Allegany Communications Sports­­

For close to 30 years, it’s been said here that the mission statement of any business or operation owned by Peter G. Angelos is, “It doesn’t matter who gets the credit as long as it’s me.”

Since October 4, 1993 when the Baltimore Orioles were sold to Angelos’ group for $173 million and Cas Taylor, three months from becoming Maryland Speaker of the House, tried to tell me that it would not be a good thing, everything has changed and nothing has changed at all, as three decades of tyrannical ownership has now come full circle to one of Angelos’ sons, John Angelos, who is currently in charge of the baseball club and MASN as his father remains in grave health.

On Monday, it was learned that popular Orioles’ play-by-play announcer Kevin Brown was removed from the club’s television broadcasts on MASN a day after recounting statistics from Baltimore’s poor play in recent seasons in Tampa Bay.

If you’ve been on the internet for any length of time the past two days, you know entirely too much about it, because that it even “happened” is too much to know. Brown was merely using facts to make his compare/contrast on this remarkable turnaround of Orioles baseball.

Yet in the words of William Faulkner, “The past is never dead. It’s not even past.”

Thus, John Angelos continues to prove that the apple doesn’t fall far from the thin-skinned tree. In his brief time of being the ownership face of the Orioles, he has failed to sign a lease with the state of Maryland as he promised he would do by the All-Star break, he has failed to extend any of the contracts of the Orioles’ young stars and he has lied about opening the team’s books after foolishly promising he would.

Both the Orioles and the Baltimore Ravens were offered long-term leases by the state of Maryland with the deal calling for the teams to split $1.2 billion for stadium upgrades (which Oriole Park badly needs) and to make the surrounding Camden Yards campus more of an entertainment mecca to bring fans and new businesses into the city.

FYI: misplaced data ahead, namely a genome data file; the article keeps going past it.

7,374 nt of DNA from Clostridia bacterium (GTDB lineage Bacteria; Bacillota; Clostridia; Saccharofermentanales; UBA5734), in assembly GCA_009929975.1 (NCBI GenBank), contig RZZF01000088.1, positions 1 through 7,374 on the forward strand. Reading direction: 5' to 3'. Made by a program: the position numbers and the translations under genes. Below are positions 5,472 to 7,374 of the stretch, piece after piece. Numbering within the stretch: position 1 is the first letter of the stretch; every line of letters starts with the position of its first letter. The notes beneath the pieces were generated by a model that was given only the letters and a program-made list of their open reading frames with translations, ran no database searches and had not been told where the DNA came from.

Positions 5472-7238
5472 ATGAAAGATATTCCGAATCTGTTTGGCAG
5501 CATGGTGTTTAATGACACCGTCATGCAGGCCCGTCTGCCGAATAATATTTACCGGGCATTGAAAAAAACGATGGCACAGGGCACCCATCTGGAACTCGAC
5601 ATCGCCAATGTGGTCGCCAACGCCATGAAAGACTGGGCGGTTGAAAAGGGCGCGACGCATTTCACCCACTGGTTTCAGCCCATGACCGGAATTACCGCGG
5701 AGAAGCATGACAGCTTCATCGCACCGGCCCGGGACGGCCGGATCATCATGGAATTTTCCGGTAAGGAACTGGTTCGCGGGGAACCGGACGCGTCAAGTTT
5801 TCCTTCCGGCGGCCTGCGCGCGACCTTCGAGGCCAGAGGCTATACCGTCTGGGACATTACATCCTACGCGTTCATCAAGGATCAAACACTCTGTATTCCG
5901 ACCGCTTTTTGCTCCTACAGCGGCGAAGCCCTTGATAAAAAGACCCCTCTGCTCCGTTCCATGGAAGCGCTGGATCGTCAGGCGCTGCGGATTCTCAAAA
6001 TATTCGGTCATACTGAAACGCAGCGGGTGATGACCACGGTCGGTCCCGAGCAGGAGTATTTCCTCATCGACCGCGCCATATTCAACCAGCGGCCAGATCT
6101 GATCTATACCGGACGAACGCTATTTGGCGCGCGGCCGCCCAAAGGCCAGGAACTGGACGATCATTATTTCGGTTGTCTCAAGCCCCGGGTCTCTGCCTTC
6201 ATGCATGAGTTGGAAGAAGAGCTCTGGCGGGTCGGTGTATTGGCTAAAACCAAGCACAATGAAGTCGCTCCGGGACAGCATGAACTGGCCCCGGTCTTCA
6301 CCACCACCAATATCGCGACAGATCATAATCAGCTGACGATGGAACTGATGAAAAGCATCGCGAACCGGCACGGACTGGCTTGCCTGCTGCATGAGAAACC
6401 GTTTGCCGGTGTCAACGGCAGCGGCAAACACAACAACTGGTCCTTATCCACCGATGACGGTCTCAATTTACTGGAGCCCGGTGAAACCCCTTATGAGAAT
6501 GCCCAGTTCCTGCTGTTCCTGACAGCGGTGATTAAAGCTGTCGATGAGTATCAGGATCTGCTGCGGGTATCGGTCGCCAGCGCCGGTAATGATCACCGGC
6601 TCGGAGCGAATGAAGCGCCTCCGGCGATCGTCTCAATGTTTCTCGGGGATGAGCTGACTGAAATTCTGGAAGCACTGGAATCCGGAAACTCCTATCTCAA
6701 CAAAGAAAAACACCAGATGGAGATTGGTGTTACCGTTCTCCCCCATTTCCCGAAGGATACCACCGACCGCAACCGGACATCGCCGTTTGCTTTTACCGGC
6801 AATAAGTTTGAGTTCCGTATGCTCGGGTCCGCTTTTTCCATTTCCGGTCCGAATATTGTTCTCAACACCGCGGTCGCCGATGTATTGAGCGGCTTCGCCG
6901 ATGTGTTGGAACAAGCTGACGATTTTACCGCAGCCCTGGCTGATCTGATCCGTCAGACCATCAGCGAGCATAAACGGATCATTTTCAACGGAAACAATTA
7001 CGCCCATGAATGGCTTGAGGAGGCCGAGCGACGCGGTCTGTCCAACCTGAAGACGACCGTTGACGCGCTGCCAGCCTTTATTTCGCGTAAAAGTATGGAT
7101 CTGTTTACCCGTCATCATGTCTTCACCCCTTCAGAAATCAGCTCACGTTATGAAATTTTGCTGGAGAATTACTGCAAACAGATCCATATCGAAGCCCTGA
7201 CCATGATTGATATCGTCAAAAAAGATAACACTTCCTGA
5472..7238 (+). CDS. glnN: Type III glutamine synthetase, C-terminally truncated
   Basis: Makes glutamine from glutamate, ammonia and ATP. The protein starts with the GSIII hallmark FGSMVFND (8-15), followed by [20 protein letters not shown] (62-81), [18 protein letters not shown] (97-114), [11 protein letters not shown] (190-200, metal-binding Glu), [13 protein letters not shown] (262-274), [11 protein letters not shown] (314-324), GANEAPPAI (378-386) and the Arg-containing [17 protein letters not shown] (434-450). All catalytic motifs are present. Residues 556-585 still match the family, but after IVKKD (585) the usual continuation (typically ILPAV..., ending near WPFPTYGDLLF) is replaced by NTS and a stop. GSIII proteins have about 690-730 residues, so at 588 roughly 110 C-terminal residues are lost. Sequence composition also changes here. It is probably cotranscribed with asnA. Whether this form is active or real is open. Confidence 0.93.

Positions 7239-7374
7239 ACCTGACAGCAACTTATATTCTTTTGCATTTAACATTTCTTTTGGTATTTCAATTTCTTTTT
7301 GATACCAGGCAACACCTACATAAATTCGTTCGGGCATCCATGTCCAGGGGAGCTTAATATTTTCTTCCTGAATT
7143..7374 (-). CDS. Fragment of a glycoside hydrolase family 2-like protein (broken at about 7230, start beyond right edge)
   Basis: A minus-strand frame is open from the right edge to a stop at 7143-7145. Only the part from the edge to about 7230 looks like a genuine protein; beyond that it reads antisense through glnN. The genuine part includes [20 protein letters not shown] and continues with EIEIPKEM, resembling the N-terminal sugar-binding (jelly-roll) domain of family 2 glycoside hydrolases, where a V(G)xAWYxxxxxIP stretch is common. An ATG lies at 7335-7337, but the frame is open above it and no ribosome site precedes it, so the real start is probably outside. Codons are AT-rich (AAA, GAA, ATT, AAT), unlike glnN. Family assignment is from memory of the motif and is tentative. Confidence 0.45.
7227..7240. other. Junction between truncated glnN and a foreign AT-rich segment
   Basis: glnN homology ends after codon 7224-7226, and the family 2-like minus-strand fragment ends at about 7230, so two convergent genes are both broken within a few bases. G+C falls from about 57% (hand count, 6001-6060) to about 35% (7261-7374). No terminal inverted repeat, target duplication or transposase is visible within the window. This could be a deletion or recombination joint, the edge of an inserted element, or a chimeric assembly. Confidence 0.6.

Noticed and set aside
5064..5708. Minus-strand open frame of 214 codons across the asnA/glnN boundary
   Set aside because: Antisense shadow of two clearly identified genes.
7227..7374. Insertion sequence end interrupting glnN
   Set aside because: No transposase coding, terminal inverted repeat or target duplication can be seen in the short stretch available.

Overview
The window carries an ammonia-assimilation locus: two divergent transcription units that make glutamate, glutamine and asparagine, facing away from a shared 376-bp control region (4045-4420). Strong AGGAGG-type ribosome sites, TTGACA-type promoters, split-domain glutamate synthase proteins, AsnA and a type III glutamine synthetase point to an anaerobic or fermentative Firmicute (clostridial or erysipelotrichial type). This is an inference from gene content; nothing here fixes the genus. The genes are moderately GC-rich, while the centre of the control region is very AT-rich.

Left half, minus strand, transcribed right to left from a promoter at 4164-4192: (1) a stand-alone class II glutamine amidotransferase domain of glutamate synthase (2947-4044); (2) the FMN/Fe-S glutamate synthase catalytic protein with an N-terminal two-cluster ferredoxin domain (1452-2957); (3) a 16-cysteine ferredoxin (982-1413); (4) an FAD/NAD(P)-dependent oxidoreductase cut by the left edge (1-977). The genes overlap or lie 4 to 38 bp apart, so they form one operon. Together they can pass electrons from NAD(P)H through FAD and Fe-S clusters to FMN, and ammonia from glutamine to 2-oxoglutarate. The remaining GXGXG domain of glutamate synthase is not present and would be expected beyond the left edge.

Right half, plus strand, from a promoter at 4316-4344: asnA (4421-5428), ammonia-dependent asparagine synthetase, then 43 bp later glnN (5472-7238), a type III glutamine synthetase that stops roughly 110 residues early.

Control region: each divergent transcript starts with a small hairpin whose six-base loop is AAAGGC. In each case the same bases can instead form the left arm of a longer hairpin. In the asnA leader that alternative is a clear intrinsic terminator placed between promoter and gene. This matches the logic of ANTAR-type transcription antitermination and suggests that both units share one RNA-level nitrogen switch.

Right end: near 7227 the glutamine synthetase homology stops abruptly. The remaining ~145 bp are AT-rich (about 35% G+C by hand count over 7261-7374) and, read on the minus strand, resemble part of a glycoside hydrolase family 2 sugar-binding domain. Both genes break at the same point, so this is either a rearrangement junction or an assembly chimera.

Naturally, the Ravens, the Good Son of Baltimore’s professional sports teams, agreed immediately, but the Orioles, despite the promises of Angelos, have yet to do so.

Now, with his petty and childish Angelosian bullying of Brown, the Orioles are a national story, but not for the reason they were this time last week, which is the remarkable play and function of this Orioles team.

On Twitter alone, John Angelos was trending. Dan Snyder was also trending and when you looked to see why it was because Orioles ownership was being compared to the ownership of Snyder. How’s that for a new low?

Orioles ownership has been blasted by seemingly every national broadcaster and talk show host in just a matter of 24 hours, with the most common indictment being “laughingstock.” If that’s not enough, even Larry the Cable Guy chimed in on the Twitter #FreeKevinBrown handle. Yes, the Angelos family has reduced the Orioles to the ire of Larry the Cable Guy. How’s that for laughingstock?

When word first broke on this story, the initial thought was there had to be something more to it than this; there had to be something else. But with the Angelos way, you understand it is what it is because there is such a history of it.